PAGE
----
A group of leading disability organizations is calling on Autism Speaks’ benefactors to end their support for the organization. The move comes in response to a video distributed by Autism Speaks which critics say depicts people with autism as less than human and burdens on society.
The video, which aired at Autism Speaks’ World Focus on Autism event earlier this week in New York, features two parts.
The first part shows young people with autism as a voice-over declares, “I am autism.” The man’s voice continues by describing autism as a disorder that works “faster than pediatric AIDS, cancer and diabetes combined,” will ensure that your marriage fails, will bankrupt you, cause you not to sleep and make it “virtually impossible” to go out in public without experiencing embarrassment or pain.
The second portion of the video features more hopeful images. The voice-overs declare that through love for their children, parents and others will work tirelessly to overcome the challenges autism presents.
In response, disability advocates are now coming together to condemn the video, which they say is part of a pattern of behavior by the nation’s largest autism advocacy organization.
In a letter being prepared for open circulation next week, the group of advocates say the video is a “fund-raising tool” that relies on “fear, stigma, misinformation and prejudice against autistic people.” The letter will be sent to Autism Speaks donors, sponsors and supporters and it will be posted publicly, organizers say.
Already the American Association of People with Disabilities, ADAPT and TASH are among the organizations that have signed on to the letter organized by the Autistic Self-Advocacy Network. Other organizations are now reviewing the document.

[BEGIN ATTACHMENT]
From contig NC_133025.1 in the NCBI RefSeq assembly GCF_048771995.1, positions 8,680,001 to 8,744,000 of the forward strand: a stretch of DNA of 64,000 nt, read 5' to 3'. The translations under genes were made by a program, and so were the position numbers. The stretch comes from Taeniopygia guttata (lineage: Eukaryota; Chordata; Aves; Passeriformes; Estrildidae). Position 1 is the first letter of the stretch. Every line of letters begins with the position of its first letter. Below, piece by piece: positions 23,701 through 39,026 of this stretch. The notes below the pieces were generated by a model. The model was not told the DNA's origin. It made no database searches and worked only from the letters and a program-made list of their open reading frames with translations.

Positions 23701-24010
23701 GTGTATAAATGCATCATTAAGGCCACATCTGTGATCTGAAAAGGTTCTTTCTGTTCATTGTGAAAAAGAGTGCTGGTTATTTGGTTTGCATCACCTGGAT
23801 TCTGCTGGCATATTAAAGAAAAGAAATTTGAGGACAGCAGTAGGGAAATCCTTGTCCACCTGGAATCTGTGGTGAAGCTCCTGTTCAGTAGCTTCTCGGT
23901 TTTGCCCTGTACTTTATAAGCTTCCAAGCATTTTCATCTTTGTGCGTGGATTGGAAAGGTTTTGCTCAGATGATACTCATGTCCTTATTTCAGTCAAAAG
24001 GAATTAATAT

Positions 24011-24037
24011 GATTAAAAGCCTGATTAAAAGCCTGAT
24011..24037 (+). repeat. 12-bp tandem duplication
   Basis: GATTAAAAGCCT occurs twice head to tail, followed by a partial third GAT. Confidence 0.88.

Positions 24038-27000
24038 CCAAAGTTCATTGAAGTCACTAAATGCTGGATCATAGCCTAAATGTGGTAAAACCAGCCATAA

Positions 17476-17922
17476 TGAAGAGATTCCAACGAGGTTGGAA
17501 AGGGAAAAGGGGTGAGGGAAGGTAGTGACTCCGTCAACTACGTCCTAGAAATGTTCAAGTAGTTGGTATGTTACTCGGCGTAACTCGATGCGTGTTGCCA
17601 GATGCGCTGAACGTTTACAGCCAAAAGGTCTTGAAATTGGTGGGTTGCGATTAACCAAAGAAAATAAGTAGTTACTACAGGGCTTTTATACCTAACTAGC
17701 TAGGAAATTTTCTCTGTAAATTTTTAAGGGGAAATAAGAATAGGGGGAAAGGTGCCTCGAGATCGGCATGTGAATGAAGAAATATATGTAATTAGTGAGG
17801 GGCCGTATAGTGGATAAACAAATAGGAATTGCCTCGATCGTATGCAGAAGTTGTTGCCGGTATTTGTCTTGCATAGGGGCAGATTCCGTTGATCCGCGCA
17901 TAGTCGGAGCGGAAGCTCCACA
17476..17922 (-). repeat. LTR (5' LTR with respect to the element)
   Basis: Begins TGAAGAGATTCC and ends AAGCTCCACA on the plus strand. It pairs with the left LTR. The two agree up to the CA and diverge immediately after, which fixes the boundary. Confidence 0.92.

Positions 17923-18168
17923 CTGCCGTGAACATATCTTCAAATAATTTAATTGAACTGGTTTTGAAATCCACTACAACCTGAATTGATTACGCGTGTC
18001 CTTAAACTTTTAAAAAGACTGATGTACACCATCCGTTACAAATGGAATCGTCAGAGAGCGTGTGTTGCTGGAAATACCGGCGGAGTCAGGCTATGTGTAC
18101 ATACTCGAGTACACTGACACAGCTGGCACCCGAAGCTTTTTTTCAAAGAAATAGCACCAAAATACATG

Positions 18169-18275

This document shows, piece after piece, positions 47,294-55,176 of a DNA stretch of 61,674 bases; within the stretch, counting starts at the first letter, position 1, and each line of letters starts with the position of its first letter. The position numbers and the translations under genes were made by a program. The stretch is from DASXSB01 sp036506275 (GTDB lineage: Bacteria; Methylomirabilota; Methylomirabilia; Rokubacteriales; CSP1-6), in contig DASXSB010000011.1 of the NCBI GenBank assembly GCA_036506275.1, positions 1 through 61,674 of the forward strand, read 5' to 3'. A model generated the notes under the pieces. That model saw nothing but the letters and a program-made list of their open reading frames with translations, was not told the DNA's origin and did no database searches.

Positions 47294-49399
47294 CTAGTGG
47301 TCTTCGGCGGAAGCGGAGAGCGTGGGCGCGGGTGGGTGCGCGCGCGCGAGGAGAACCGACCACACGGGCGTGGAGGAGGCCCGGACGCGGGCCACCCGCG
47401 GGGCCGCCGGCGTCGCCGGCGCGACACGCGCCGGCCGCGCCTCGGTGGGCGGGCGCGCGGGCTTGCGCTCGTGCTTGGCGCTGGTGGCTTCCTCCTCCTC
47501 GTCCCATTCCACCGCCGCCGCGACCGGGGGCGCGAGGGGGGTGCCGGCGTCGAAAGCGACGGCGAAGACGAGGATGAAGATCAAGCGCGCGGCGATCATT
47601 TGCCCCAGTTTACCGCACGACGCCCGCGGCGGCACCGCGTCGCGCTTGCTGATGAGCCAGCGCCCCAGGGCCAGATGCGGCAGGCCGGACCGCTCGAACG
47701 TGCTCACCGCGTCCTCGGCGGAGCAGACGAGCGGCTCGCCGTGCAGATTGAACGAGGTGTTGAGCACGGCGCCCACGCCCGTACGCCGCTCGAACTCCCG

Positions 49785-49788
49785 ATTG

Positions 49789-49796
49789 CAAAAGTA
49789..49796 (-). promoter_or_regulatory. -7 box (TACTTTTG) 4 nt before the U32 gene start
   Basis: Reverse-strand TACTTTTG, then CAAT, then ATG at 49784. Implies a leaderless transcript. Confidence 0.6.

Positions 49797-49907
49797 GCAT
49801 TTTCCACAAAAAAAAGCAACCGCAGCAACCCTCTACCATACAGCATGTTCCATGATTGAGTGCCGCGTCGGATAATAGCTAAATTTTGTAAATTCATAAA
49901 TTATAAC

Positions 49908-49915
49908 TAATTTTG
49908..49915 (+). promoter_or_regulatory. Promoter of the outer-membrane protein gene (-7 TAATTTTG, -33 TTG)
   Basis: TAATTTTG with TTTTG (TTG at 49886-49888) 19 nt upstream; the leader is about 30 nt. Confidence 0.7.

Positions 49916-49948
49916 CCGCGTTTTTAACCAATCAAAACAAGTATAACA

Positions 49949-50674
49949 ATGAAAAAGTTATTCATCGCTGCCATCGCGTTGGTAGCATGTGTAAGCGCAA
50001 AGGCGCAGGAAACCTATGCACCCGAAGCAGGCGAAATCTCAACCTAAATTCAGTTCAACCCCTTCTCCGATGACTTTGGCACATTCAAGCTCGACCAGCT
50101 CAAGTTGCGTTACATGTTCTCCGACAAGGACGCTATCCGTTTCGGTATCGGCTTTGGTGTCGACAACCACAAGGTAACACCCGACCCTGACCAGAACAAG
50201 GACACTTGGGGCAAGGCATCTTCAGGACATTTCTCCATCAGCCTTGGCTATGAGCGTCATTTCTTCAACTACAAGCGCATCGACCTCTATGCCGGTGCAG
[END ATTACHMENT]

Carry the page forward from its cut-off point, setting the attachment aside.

The letter cites a public service announcement and another film from 2005 called “Autism Everyday” as other examples of fear-based tactics used by Autism Speaks.
The group of advocates go on to ask the public to no longer support Autism Speaks and instead find new ways to support people with autism and other disabilities.
“Autism Speaks believes that its bottom line will be helped by portraying autistic people as less than human,” says Ari Ne’eman, president of the Autistic Self-Advocacy Network. “This is really damaging if you’re trying to get your child included in school or if you’re an autistic person trying to find a job or get included in society more broadly.”
When asked about the video, Autism Speaks representatives tried to distance the organization from the short film, which appears on the group’s Web site and includes home videos solicited through the organization.
Representatives said the film was created by Academy Award-nominated director Alfonso Cuarón and Grammy-nominated songwriter and producer Billy Mann, both of whom have children with autism. The film is set to a poem written by Mann.
“It is an intensely personal expression by these two fathers and their hope is that the piece inspires other voices and artists in the autism community,” according to a statement from Autism Speaks. “No one perspective can ever be the definitive voice of autism. We encourage everyone in the autism community to acknowledge the myriad voices and have tolerance for the spectrum of opinions.”